For tax efficiency you will want to understand what income can be split at what age, and split this income between you and your spouse as evenly as possible. This allows you to take a higher combined income while keeping the amounts in the lowest, practical tax bracket. For instance, if you can split your incomes so that it is equal to or less than $48,535/yr each and benefit from all the available tax credits, your year-end income tax will be in the lowest tier at approximately 15%. To do this you need an income splitting plan and strategy. The LIF (pension) and the Joint non-registered investment account income is easy enough to split. CRA income splitting rules allows you to split these income amounts between partners 50/50 at any age. But note, if you have non-registered investment accounts you may want double-check and ensure these are set up as a joint accounts, which allows you to split these amounts evenly. If they are not joint accounts, they income/tax will be assessed in the account holder's hands. If you’ve set up elections on your RIFs you will need to do a bit of simple math to determine your income from these. Your income from your RIFs is simply the factors relative to the age they are set to times the value of your RIF account on Dec 31. On Dec 31 of every year is when the RIF value gets locked in for the purpose of calculating your elections and minimum withdrawals. You can also get this value from your RIF provider or brokerage, or find it in your account details. For example, if your income goal is a combined (husband and wife) $97,070 gross per year to stay in lowest bracket, withdrawing minimum elections, and splitting income evenly at $48,535 between spouses, below is a simple respresentation of possible income strategy and taxes for one year. PS I am biased towards self-managing my income and have all my accounts set up in an online brokerage with my bank.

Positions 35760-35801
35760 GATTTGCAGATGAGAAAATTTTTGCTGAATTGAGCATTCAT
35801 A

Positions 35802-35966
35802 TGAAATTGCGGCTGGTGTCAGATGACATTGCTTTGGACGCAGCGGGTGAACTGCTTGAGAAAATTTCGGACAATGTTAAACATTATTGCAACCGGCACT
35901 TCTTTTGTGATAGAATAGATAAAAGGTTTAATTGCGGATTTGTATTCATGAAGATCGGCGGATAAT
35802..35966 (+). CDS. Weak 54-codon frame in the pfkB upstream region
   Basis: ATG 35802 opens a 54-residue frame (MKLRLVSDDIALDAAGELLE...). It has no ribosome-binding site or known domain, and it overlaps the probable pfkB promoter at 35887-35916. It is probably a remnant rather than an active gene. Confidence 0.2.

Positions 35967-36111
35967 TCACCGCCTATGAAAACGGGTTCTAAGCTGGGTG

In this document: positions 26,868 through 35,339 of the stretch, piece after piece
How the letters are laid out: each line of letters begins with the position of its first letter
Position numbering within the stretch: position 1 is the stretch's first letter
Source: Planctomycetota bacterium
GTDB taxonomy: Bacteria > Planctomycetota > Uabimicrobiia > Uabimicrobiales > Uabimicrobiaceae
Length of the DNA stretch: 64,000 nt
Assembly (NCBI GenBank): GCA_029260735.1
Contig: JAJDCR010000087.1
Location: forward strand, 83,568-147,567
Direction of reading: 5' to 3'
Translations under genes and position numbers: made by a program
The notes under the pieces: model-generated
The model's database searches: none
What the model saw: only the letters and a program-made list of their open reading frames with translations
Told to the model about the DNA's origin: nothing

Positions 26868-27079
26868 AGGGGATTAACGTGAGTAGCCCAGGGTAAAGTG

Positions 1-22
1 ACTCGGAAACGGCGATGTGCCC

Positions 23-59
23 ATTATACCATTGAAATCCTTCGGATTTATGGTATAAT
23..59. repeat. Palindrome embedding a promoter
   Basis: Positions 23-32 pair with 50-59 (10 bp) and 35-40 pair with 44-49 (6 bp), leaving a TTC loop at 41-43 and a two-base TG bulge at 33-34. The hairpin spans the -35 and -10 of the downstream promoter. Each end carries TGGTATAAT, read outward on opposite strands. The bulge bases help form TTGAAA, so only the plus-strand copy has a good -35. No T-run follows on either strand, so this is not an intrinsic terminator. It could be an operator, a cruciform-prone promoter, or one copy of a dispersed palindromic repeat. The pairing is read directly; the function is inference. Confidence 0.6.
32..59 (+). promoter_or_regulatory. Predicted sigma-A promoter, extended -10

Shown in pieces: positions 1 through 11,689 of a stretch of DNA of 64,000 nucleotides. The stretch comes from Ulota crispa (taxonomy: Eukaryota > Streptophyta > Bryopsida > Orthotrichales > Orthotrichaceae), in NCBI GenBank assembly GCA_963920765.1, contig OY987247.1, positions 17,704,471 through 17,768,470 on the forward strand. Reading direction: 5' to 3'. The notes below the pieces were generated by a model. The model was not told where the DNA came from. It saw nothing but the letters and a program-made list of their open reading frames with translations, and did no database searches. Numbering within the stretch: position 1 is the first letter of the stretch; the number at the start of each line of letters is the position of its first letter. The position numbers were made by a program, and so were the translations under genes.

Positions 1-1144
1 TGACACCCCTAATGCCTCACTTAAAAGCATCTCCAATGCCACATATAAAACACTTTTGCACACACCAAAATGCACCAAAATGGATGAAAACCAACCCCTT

Personally, we have set our retirement income plan similar to this, though we have different account values and decided to take a bit more gross, split income from our RIFs. With this approach we pay a little more tax early-on in our retirement plan with the goal of getting our registered accounts drawn down faster, plus adequately fund our early go-go retirement years. We also don’t want to scrimp on early retirement income only to make too much after age 65, which has the real potential to trigger OAS clawbacks. I feel it’s better to get it out of registered accounts faster and into TFSAs or non-registered accounts earlier rather than later, even if we pay marginally higher tax, to avoid the potentially hefty estate taxes which could easily take half of your savings to taxes. They say you need to repeat something 3x for it to stick, so here it goes again. I set my LIFs and our RIF accounts to the minimum elections so we could collect a monthly, tax-free, paycheque through the year. I also decided set up our RIF elections to my wife’s younger age, allowing us to reduce the withdrawal rates well below the investment accounts’ dividend yield rates til I’m 69. At my age of 69 and my wife’s age of 65 we will reach the 4% crossover point where RIF withdrawal rates are no longer covered by investment dividend rates. This gives us stable, monthly, sufficient-to-cover-fixed-expenses, tax-free income (til tax time), and stretched out the timeline to ~10 years where our dividends alone will cover our election withdrawals. By withdrawing the minimum elections we avoid up-front taxation on these amounts, and we can still take out lump sum withdrawals (subject to withholding tax) during the year to balance our annual income goals and overall taxes. We are only taxed on the lump sum withdrawals in excess of the annual minimum amounts according to the withdrawal table above. When we each turn 65 we can start splitting our personal RIF income, which will provide greater income-splitting optionality as my RIF is larger than my wife’s. We also plan to defer CPP and OAS til 65+. Deferring CPP and OAS will increase the future payments from these plans by +30-60% while allowing us to draw down registered accounts faster without this additional source of taxable income streaming in. CPP and OAS payments are indexed to inflation, making them a nice future source of income. Leaving them alone as long as possible makes sense, if you can. CPP income can be split by annual election to the CRA, but OAS cannot. There are a lot of options for setting up and splitting your retirement income. You need to take stock of all taxable income sources, come up with a withdrawal plan under the different ages and provincial rules, time your CPP/OAS appropriately to your plans, and minimize your taxes using the available income splitting options. Do all with the ultimate goal of meeting your annual income targets over your retirement time horizon. Everyone’s plan is as different as their own personall needs and the values in their various accounts, the types of assets and income they have at their disposal, the various age and provincial rules for accessing their registered accounts for income, and the length of time they will need these sources to provide income.